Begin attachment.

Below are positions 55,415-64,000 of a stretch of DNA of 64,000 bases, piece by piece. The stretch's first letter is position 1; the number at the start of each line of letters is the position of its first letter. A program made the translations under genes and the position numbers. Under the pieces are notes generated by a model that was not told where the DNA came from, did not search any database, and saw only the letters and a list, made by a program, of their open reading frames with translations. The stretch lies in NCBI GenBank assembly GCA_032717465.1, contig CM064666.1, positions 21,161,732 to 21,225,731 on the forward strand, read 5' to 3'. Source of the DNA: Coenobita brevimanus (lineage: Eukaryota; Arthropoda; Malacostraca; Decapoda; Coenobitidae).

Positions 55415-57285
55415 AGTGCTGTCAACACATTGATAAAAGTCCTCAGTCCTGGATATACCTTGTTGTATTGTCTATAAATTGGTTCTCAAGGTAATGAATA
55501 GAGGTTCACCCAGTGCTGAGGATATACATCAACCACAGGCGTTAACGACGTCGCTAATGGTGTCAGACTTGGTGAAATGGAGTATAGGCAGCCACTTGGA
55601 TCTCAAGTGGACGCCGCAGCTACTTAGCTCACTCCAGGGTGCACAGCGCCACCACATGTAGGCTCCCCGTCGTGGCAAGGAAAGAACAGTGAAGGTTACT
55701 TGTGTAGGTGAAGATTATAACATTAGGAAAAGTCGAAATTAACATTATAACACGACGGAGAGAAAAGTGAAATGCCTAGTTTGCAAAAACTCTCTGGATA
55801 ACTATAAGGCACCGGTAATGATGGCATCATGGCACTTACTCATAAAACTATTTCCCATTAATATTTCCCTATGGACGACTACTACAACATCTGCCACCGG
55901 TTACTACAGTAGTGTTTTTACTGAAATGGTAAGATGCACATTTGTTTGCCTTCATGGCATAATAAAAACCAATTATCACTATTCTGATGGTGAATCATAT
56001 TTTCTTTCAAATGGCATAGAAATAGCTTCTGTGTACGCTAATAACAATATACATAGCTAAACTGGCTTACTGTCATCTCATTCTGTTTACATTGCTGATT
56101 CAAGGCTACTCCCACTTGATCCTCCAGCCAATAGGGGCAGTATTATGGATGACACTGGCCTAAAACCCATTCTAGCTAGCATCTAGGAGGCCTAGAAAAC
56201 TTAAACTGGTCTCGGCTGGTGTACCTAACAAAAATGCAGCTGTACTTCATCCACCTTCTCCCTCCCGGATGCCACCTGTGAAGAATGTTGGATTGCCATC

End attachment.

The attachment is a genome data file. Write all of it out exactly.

Below are positions 55,415-64,000 of a stretch of DNA of 64,000 bases, piece by piece. The stretch's first letter is position 1; the number at the start of each line of letters is the position of its first letter. A program made the translations under genes and the position numbers. Under the pieces are notes generated by a model that was not told where the DNA came from, did not search any database, and saw only the letters and a list, made by a program, of their open reading frames with translations. The stretch lies in NCBI GenBank assembly GCA_032717465.1, contig CM064666.1, positions 21,161,732 to 21,225,731 on the forward strand, read 5' to 3'. Source of the DNA: Coenobita brevimanus (lineage: Eukaryota; Arthropoda; Malacostraca; Decapoda; Coenobitidae).

Positions 55415-57285
55415 AGTGCTGTCAACACATTGATAAAAGTCCTCAGTCCTGGATATACCTTGTTGTATTGTCTATAAATTGGTTCTCAAGGTAATGAATA
55501 GAGGTTCACCCAGTGCTGAGGATATACATCAACCACAGGCGTTAACGACGTCGCTAATGGTGTCAGACTTGGTGAAATGGAGTATAGGCAGCCACTTGGA
55601 TCTCAAGTGGACGCCGCAGCTACTTAGCTCACTCCAGGGTGCACAGCGCCACCACATGTAGGCTCCCCGTCGTGGCAAGGAAAGAACAGTGAAGGTTACT
55701 TGTGTAGGTGAAGATTATAACATTAGGAAAAGTCGAAATTAACATTATAACACGACGGAGAGAAAAGTGAAATGCCTAGTTTGCAAAAACTCTCTGGATA
55801 ACTATAAGGCACCGGTAATGATGGCATCATGGCACTTACTCATAAAACTATTTCCCATTAATATTTCCCTATGGACGACTACTACAACATCTGCCACCGG
55901 TTACTACAGTAGTGTTTTTACTGAAATGGTAAGATGCACATTTGTTTGCCTTCATGGCATAATAAAAACCAATTATCACTATTCTGATGGTGAATCATAT
56001 TTTCTTTCAAATGGCATAGAAATAGCTTCTGTGTACGCTAATAACAATATACATAGCTAAACTGGCTTACTGTCATCTCATTCTGTTTACATTGCTGATT
56101 CAAGGCTACTCCCACTTGATCCTCCAGCCAATAGGGGCAGTATTATGGATGACACTGGCCTAAAACCCATTCTAGCTAGCATCTAGGAGGCCTAGAAAAC
56201 TTAAACTGGTCTCGGCTGGTGTACCTAACAAAAATGCAGCTGTACTTCATCCACCTTCTCCCTCCCGGATGCCACCTGTGAAGAATGTTGGATTGCCATC